My family, including me will be rather busy end of the month with schedules and work commitments each of our own. So we’ve brought forward my birthday family dinner planned late month as part of my early birthday celebrations this year. This time it’s based on my mum’s recommendations to try out the international buffet at the Vienna international seafood and teppanyaki restaurant.
Located in the basement of United square right in front of the food junction entrance, you can’t miss the restaurant by the line of white gold-trimmed tables, not to mention crowds evident in the place always on weekends and dinner time. I’ve always had the impression of the it being a steamboat restaurant of sort when passing by always, little do I know only upon closer look on my visit where it’s actually a buffet joint and man do the people always come flocking in for it!
For about $37++ a head, realistically you are paying about $40 per head plus all the extras. A price not that bad for a full international buffet menu. You also get a choice of 1 of 5 complimentary drinks (fruit punch is the most sought after). The place is run by a Taiwanese boss, who desires a typical flair of luxury, a typical of the restaurant royal furniture theme setting and extensive gold lit lighting fixtures.
Personally, I am surprised by the quality of the food, especially the seafood which is always fresh and firm to the touch, you will get an assortment of snails, baby lobsters, crayfish, not to mention fresh oysters and clams (all firm, dry and fresh, not watery!) as well. For those who demand a little flair in taste there are specialty prepare and cooked clams with cheese just to name a afew. I’ve tried the seafood at Ritz Carton, but with the exception of a smaller spread and no free flow of large lobsters, amazingly I can say that Vienna seafood quality standard is actually slightly better, and for half the price you pay at Ritz, it’s simply a bargain!
I mean it’s amazing having it beat my seafood benchmark at many other hotels as well (mandarin, pan-pacific, calton, alson, furama, traders, swissotel, etc..) Ritz was always one of my favorite. Looks like things can change!
The other amazing thing is that they can even deliver this consistent food quality throughout the night in a full house packed Saturday, normally restaurants which are so loaded will tend to compromise on quality of the food, this is an exception!
Theres is quite an assortment of Japanese sushi and maki as well, not to mention lots of sashimi and exotic octopuses and tentacles. The Chinese menu is rather adequate with the usual blend of vegetables and meat dishes normally found on restaurant al-lacarte, there is also mandarin duck wraps and sharks fin soup as well.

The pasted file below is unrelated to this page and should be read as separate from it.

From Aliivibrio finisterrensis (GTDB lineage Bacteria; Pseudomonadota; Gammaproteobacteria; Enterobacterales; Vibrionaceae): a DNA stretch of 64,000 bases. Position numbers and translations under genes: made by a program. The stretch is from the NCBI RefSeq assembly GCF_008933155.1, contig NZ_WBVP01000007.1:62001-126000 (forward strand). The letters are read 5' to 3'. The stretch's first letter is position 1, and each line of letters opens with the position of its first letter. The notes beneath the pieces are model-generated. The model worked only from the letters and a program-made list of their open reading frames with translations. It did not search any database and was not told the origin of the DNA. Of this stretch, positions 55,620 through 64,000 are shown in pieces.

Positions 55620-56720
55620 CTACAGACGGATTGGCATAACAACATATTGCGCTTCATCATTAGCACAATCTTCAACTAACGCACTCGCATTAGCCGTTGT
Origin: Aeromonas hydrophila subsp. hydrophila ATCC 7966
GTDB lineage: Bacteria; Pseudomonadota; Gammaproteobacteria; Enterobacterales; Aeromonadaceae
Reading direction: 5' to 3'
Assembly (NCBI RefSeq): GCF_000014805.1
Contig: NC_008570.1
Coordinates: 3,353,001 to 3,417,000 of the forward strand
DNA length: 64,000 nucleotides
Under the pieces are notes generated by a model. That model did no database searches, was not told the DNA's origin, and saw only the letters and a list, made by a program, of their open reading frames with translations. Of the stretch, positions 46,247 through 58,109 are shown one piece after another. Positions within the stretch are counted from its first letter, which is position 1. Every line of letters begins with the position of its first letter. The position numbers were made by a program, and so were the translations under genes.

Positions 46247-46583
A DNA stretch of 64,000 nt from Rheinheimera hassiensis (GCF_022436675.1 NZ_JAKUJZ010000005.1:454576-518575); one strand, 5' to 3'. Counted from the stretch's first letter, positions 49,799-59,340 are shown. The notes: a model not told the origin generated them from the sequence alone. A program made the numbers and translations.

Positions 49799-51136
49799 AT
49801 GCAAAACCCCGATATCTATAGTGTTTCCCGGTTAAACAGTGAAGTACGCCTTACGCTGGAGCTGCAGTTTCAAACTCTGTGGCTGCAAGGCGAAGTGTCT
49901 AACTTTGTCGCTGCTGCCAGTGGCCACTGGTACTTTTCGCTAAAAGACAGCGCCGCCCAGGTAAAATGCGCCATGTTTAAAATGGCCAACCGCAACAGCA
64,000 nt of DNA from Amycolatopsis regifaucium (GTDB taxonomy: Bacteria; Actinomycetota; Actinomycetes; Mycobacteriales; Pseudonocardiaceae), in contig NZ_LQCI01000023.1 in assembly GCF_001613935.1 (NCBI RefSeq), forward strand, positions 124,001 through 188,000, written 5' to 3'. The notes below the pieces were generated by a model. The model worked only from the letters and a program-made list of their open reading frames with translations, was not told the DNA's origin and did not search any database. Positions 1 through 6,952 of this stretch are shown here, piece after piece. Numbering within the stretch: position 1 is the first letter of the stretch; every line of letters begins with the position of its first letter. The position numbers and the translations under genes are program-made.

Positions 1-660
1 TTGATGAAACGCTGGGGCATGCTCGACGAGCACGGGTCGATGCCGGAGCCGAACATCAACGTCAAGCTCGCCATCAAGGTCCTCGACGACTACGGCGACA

Their western dishes however, are like simply non-existent. You only get a taste of western from a small beef corner tucked with cream soups and the free-flow teppanyaki section for all your “on-the-spot” chicken chops and grilled fish prepared and served to you. So you if you looking for lots of variety prime cut meats, sauces and deep fried foods, you are quite out of luck.
If the complimentary drink is not enough for you, there is quite an assortment of free flow drinks noticeable some cocktail ones served in shot glasses and even test tubes interesting touch indeed, contrary to drinking them as opposed in chemistry classes you’ve ever taken in high school.
The desserts section is rather adequate with an assortment of cakes you can find in budget hotels, but disappointing is the fruit and salad sections which are dwarfed in small serving plates as compared to the rest, the ice cream section is descent with the exception of it being also littered by cheaper “potong” ice-creams, now you can slowly see the budget side of the place.
When is the clash of several dominant cuisines the battle of cuisines collide there are definitely some interesting touches which can make a visit to Vienna an experience different from other, . is the clash of several dominant cuisines such as sharks fins icecream or
Service if exceptionally good though the staff do not talk much or approach your table as welcomingly as managers in hotels. Here it’s simply just “get the job done” which I can say rather effective- plates are all cleared at an instant when you are done and never had I ever had the chance to pile my plates up at all. I can commend that to the large (and presumably cheaper as compared to hiring locals) Taiwanese Chinese speaking staff who work there (so make sure you go with a Chinese speaking friend if you don’t). Interestingly, they even have staff distributing dinner plates out to patrons going out for food.
The main low down of the place will definitely be the ambiance- If a nice up class restaurant is a place you are looking for to spend a nice quiet or romantic evening, you are quite out of luck. It is almost like a “jumbo seafood” or “long beach” kind of family-kids joint, which tends to be frequented by most middle classes, not to mention a “seoul garden” to student gatherings and such. It simply just do not go in hand with the posh looking furniture and restaurant setting. So if putting up with screaming kids and baby prams blocking the narrow passageways not quite your cup of tea (not to mention crowd noises), you will have to find better luck elsewhere in an upper class hotel buffet, after all if ambiance is what you don’t mind paying for, this will just justify the price gap in comparison.
Overall I will recommend the place to people who don’t mind the bad neighborhood and desire the quality in seafood, topped with Japaneses and Chinese dishes.